Author Topic: NY Pizzeria making protocol?  (Read 3124 times)

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Offline sonofapizza

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NY Pizzeria making protocol?
« on: August 22, 2010, 07:10:55 AM »
Let me first introduce myself... Hi my name is Theo.

I have been a long time lurker around here and just now thought I should officially join the ranks of you helpful people.  So this is my first post...

I am an ex coporate drone who has always dreamed of opening a small "hole in the wall" pizza joint that pumps out some great pizza.  I have fooled around in many a Pizzeria, behind the counters of gracious proprietors, to work on my skills.  Even had a few stints as a pizza guy - two weeks here, two weeks there....  I'm no pro, though I do make a decent NY style pie....er....in their ovens.  I have a decent gas oven at home.  Got the everyday, run of the mill  15" ceramic stone.  I make a sauce I really like now (6&1 tomatos).  A lovely wife and daughter who critique my every pie (they're all pizza'd out)

That said, I remember making dough in 50lb batches for the Pizzerias.  They never actually "proofed" the dough before baking.  We usually mixed the dough in the Hobart, weighed out dough balls on a stainless table.  Then we'd put them in the dough trays (stacked), and into the fridge they went.  No proofing times (not actually certain what proofing is still)

My specialty pies come out great at home...It's the simple "Cheese n' Sauce" pizzas that are struggling.  I've used flours from Kyrol to Whole Foods HiGluten.  Even snuck home some Jersey tap water (yikes), that didn't seem to make any real difference.  all the places I like (even in NY) use filtered water anyway.  Also, at the pizzeria, we would use fresh (wet type) yeast and salt, and a couple cups of olive oil to the water.  Mixed that up really good with a wisk, and then in went the flour.  12 minutes later, great dough....

I guess my question is: Why is it so difficult to replicate a great tasting, authentic NY pie at home?  Even when we are using the same "everything" in the process?  So much care goes into all of your measurements here on this board, but these pizzeria slobs just throw things together and, Voila! Great NY style Pizza!....Cold water temps, salt with the yeast.. No proofing..Lots of oil in the water - and they still get great consistent results.......It's so frustrating to me...  I measure out all my ingredients, yet it still varies each time.  Same KA mixer, same times, sames speeds. 115 degree water, the works...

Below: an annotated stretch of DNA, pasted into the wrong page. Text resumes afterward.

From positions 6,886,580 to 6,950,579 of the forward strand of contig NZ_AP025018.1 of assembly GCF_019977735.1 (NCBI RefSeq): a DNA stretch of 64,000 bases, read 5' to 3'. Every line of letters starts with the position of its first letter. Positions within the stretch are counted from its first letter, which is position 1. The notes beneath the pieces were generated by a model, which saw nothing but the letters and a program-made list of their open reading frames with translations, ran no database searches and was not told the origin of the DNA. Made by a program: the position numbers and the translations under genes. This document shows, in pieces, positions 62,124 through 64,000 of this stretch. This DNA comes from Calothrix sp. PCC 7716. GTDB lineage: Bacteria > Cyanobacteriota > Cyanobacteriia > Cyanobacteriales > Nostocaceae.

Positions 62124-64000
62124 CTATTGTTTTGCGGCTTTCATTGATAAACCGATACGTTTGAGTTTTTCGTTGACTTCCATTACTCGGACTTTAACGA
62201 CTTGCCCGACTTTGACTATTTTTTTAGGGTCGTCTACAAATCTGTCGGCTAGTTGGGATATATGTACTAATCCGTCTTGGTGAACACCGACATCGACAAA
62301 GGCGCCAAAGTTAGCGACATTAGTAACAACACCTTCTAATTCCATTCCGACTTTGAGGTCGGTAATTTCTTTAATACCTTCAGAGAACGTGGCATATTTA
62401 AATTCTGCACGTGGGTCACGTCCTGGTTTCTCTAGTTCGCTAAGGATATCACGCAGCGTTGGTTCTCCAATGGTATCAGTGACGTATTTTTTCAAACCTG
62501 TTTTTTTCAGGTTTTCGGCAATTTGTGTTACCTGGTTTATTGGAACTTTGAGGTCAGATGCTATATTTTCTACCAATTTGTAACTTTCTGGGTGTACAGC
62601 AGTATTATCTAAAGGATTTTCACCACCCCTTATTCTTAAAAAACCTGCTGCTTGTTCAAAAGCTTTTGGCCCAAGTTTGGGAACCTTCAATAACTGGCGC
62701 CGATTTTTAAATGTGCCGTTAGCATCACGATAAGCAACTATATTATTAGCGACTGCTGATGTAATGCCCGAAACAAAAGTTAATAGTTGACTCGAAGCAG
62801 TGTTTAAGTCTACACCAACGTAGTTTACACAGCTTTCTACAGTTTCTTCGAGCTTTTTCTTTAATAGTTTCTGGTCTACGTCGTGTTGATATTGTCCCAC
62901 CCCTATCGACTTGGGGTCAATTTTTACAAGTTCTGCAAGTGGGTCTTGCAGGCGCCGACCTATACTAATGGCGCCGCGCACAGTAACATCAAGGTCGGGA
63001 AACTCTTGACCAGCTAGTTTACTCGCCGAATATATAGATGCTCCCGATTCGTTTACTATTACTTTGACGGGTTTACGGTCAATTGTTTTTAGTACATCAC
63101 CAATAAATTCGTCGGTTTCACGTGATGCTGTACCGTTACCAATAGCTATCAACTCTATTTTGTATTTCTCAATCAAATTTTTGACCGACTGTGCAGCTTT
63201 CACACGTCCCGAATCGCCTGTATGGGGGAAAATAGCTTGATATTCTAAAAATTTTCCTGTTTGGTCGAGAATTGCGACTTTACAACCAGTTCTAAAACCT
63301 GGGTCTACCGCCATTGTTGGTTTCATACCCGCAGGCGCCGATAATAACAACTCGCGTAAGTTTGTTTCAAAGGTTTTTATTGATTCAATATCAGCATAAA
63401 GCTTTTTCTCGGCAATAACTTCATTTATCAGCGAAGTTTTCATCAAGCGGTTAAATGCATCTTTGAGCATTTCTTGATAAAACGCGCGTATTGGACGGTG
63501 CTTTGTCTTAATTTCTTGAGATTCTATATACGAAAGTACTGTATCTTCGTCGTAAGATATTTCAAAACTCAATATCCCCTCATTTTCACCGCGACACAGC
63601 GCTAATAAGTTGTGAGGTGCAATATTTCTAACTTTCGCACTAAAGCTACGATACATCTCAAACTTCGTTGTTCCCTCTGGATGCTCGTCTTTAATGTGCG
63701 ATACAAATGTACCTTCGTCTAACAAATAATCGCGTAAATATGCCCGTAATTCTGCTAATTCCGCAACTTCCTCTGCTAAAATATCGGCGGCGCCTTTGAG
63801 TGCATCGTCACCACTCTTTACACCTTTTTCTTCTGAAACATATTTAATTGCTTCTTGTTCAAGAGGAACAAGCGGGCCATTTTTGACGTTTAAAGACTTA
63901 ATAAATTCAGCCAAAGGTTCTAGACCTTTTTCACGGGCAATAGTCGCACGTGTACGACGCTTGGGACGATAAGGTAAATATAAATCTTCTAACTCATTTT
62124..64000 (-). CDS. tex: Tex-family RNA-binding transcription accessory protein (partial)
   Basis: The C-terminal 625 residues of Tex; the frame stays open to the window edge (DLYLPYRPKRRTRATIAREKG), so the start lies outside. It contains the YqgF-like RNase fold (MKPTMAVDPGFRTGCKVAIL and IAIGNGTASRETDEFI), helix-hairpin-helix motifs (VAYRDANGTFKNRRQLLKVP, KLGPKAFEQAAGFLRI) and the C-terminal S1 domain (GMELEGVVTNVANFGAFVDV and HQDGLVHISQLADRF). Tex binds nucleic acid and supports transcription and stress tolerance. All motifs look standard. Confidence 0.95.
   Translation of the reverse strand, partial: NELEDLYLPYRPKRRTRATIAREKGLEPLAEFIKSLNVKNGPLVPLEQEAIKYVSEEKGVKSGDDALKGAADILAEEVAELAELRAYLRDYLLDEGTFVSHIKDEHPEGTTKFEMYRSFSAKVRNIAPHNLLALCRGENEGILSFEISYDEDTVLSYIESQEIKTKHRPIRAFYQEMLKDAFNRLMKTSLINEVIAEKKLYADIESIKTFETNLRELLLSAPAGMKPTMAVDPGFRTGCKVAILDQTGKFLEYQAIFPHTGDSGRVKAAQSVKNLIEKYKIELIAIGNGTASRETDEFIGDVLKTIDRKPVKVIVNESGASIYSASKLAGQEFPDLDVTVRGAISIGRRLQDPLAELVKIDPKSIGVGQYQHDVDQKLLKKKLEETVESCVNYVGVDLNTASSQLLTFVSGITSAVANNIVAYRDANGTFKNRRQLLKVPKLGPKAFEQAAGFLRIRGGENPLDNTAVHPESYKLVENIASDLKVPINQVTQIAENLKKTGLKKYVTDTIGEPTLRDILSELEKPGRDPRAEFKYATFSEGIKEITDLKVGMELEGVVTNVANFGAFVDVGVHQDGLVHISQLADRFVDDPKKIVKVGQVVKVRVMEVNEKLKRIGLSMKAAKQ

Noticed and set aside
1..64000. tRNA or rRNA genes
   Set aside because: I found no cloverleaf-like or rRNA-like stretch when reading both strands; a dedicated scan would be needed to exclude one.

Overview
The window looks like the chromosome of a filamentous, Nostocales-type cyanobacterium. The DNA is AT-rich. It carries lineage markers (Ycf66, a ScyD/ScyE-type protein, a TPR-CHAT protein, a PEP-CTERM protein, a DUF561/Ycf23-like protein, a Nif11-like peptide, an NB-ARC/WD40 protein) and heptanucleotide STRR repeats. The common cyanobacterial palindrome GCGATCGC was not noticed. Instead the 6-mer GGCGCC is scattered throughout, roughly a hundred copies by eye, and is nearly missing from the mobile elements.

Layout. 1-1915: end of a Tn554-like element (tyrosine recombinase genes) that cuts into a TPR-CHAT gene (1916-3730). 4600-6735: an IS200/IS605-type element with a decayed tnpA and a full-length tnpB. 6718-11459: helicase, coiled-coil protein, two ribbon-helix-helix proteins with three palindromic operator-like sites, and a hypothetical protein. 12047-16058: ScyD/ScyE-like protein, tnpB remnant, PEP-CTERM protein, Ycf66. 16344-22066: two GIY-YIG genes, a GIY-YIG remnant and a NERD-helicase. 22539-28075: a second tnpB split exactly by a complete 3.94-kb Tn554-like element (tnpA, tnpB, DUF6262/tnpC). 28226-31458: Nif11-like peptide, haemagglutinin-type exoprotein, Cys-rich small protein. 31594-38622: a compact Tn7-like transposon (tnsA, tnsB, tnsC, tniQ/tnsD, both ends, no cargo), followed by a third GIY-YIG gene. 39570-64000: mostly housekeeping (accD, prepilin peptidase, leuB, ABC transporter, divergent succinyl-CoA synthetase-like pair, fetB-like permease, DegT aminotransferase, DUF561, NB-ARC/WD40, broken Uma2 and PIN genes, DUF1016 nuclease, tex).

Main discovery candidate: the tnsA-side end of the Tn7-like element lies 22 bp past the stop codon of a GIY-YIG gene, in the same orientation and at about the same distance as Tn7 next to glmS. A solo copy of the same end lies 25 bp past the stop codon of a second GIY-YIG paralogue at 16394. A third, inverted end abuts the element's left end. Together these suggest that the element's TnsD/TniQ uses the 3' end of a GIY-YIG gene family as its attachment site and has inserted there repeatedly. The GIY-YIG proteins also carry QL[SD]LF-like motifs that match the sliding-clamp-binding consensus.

I thank you in advance...

Cheers,
Theo








   





   
« Last Edit: August 22, 2010, 08:17:59 AM by sonofapizza »


Offline StrayBullet

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Re: NY Pizzeria making protocol?
« Reply #1 on: August 22, 2010, 09:45:51 AM »
My meek opinion suffering from a short time here says it's all about the cooking medium; I think true reverse engineering plays a major role as well but in the end, it's cooking.  One of the major things I've learned here is not to pick a recipe then try to recreate it at home, but first determine the cooking method/tools and achievable temps, then find a recipe that will perform well given those settings.

Offline norma427

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Re: NY Pizzeria making protocol?
« Reply #2 on: August 22, 2010, 09:57:54 AM »
sonofapizza,

I agree with the suggestions and advise StrayBullet gave you.  I have a Bakerís Pride deck oven and have a small market stand where I make pizzas. My home oven, BBQ grill set-up and my deck oven all bake differently.  There are many formulas and oven set-ups on this forum.  If you want you can do a search on the search button.  You will find a lot of information here.  I find my commercial mixer at market (Hobart) does mix my dough a lot differently, but I also can get good results by mixing dough at home by hand.  Every thing just has to fall into place.

Norma
Always working and looking for new information!

Offline Jackie Tran

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Re: NY Pizzeria making protocol?
« Reply #3 on: August 22, 2010, 12:05:03 PM »
I was about to say the 2 main differences I see b/t the home and pizzerias is 1) the commercial mixer and 2) the oven.   More even mixing and more even top and bottom heat make a world of difference.  Plus making pizza all day everyday helps a bunch too.

Chau

Offline Pete-zza

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Re: NY Pizzeria making protocol?
« Reply #4 on: August 22, 2010, 12:10:58 PM »
Theo,

Like Chau, I have always felt that the weak links in a home environment insofar as trying to recreate pizzeria pizza are the mixer and oven. A basic home stand mixer like a KitchenAid mixer can cost from about $250-$350. A basic home oven can cost from a few hundred dollars to several hundred dollars (and higher for a top of the line model). A commercial mixer like a Hobart mixer can cost several thousand dollars, even used ones, and commercial ovens, whether deck ovens or conveyor ovens, and whether new or used, can cost even more, usually considerably more. If it were possible to make pizzeria style pizzas using home stand mixers and home ovens, then pizza operators could simply get banks of mixers and home ovens with basic pizza stones and use them, at far lower total cost than commercial equipment. Remember also, that commercial deck ovens are designed only for making pizzas, with large, thick slab stones for heat retention purposes and little overhead space and, in the case of conveyor ovens, designs that cause warm air to be directed to both the tops and bottoms of pizzas. A home oven has a lot of top space since it is supposed to be able to bake all kinds of things, including jumbo turkeys with all the fixings on different racks. Some home ovens have convection features but it has been established that the results are not the same as what one might achieve using an air impingement conveyor oven.